Toasting the Holidays!

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Champagne sets the occasion right from the pop! Even an ordinary Tuesday can be made a bit better just sharing a bottle of bubbly and inviting the effervescence to entertain and delight you. Whether you choose a glass of champagne, prosecco, cava or sparkling wine, it’s easy to taste and choose your favorite bottle of bubbles no matter where they are produced.

For me, the first sip is filled with anticipation. Appreciation for sparkling wine came much later for me than many of my peers. That tart, super-dry or sometimes syrup-sweet flavor was often preceded by a fizz that literally tickled my upper lip. What was all the fuss about? And then my bubbly found me. A Ruinart Blanc de Blanc French champagne was served at an oyster and fondue gathering with live classical jazz on the beach. It was my epiphany! The delicate aroma of honeyed orange blossom and a constant bloom of the tiniest bubbles was seemingly endless. From that moment I associate champagne with great ambiance, friendship and happiness.

True Champagne comes from the region of Champagne, France where all champagnes are a blend of sometimes 30 still, or non-sparkling, wines. The contents of each bottle have experienced a secondary fermentation fueled by trapped carbon dioxide gas that becomes those tiny fine bubbles, about 56 million per bottle. Known as méthode champenoise, this expensive per-bottle method was created in 1693 by Dom Pérignon, who created the first sparkling wine in Champagne.

It was Italy’s answer to Champagne in 1868; Carpene Malvoti produced prosecco’s sparkling wine in the tank versus the bottle, creating a more economical option to champagne. Now it’s produced all over the world. Bubbles are pleasant and less intense.

Spain created a sparkling wine in the 1700s, but didn’t see huge success until the mid-1800s when the region of Champagne, France, experienced severe plague of phylloxera that caused destruction of vital rootstock. Produced similarly by single bottle fermentation, cava must be made only in defined areas of Spain using specific grapes including chardonnay, pinot noir, garnacha and monastrell.

American Sparkling Wine and Champagne
In 1891 France staked their worldwide claim on méthode champenoise, creating the only place where Champagne could be produced. The U.S. agreed to the concept in the 1919 Treaty of Versailles but the Senate did not actually ratify the treaty, leaving a loophole that allowed producers to use the phrase California Champagne. Prohibition began in 1919 and wiped out most of the legitimate wine market in America. Even though Prohibition ended in 1933, it took another 40 years for the American wine industry to regain successful footing. Over time, many American wineries perfected their processes and labeled their wine as méthode tranditionalle.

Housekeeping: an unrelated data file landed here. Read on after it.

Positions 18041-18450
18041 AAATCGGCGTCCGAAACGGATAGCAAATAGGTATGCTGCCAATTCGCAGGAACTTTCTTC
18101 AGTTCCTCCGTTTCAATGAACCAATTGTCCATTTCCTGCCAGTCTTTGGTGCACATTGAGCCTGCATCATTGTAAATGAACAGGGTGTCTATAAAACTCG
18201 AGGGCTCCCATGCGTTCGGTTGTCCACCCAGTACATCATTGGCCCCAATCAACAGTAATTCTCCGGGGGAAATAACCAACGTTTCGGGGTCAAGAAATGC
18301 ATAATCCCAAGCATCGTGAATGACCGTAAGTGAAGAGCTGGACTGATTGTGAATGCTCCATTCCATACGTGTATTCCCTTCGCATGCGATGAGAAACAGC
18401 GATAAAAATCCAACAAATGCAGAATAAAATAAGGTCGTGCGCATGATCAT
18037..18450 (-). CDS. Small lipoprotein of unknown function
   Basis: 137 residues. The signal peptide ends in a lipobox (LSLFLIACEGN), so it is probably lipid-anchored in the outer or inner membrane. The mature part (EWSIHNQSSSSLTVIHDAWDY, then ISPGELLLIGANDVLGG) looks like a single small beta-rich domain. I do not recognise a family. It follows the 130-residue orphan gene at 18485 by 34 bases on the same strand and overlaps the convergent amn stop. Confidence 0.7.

Sparkling wine makes a great gift by the bottle or by the experience. If you’re looking for something unique this holiday season, why not explore sparkling wines in a setting where tasting and learning is an immersive experience? Schramsberg, Krug, Gloria Ferrer and Domaine Carneros invite their guests to walk the vineyards, absorb the terroir and taste the unique sense of style and place in each glass of champagne.

Splitting Bubbles
With the availability of sparkling wines in 187.5ml splits and 375ml half-bottles, it’s easy to enjoy one or two glasses without opening a standard 750ml bottle. The smaller sizes are also great for gift giving or adding to a gift basket of goodies. If you need to cap a standard bottle, the sparkling wine stoppers on the market do a great job of sealing your bubbles fairly tightly, even overnight.
Keep sparkling wines chilled within reach for easy pairing with nearly any menu from appetizers to dessert and for any gathering, party or last-minute gift. Bubbles can be enjoyed day or night Remember that bottles of sparkling wine are made with thicker glass to contain the CO2 so they take longer to chill to the perfect temperature of about 50 degrees.

Is Champagne better than sparkling wine? Your palate is the judge. In 1880, Mr. Schram, California proprietor of Schramsberg Wines, served his Anderson Valley sparkling wines to an early wine tourist, Robert Louis Stevenson, who stated, “Wine is bottled poetry.” I couldn’t agree more! ■

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How to Choose?
The wine label can be tricky for all sparkling wines. Here are some helpful terms that nearly every producer uses.
Extra Brut: Extremely dry non-sweet sparkling wine with 0 – .6 percent sugar
Brut: Very dry, not sweet with less than 1.5 percent residual sugar
Extra Dry: Considered “even” and off dry but not sweet, containing 1.2-2% sugar
Sec: Not dry, lightly sweet on the tongue, 1.7 – 3.5 percent sugar
Demi-Sec: Officially sweet with nearly 5 percent sugar
Doux: The sweetest, like nectar, with 5 percent sugar or more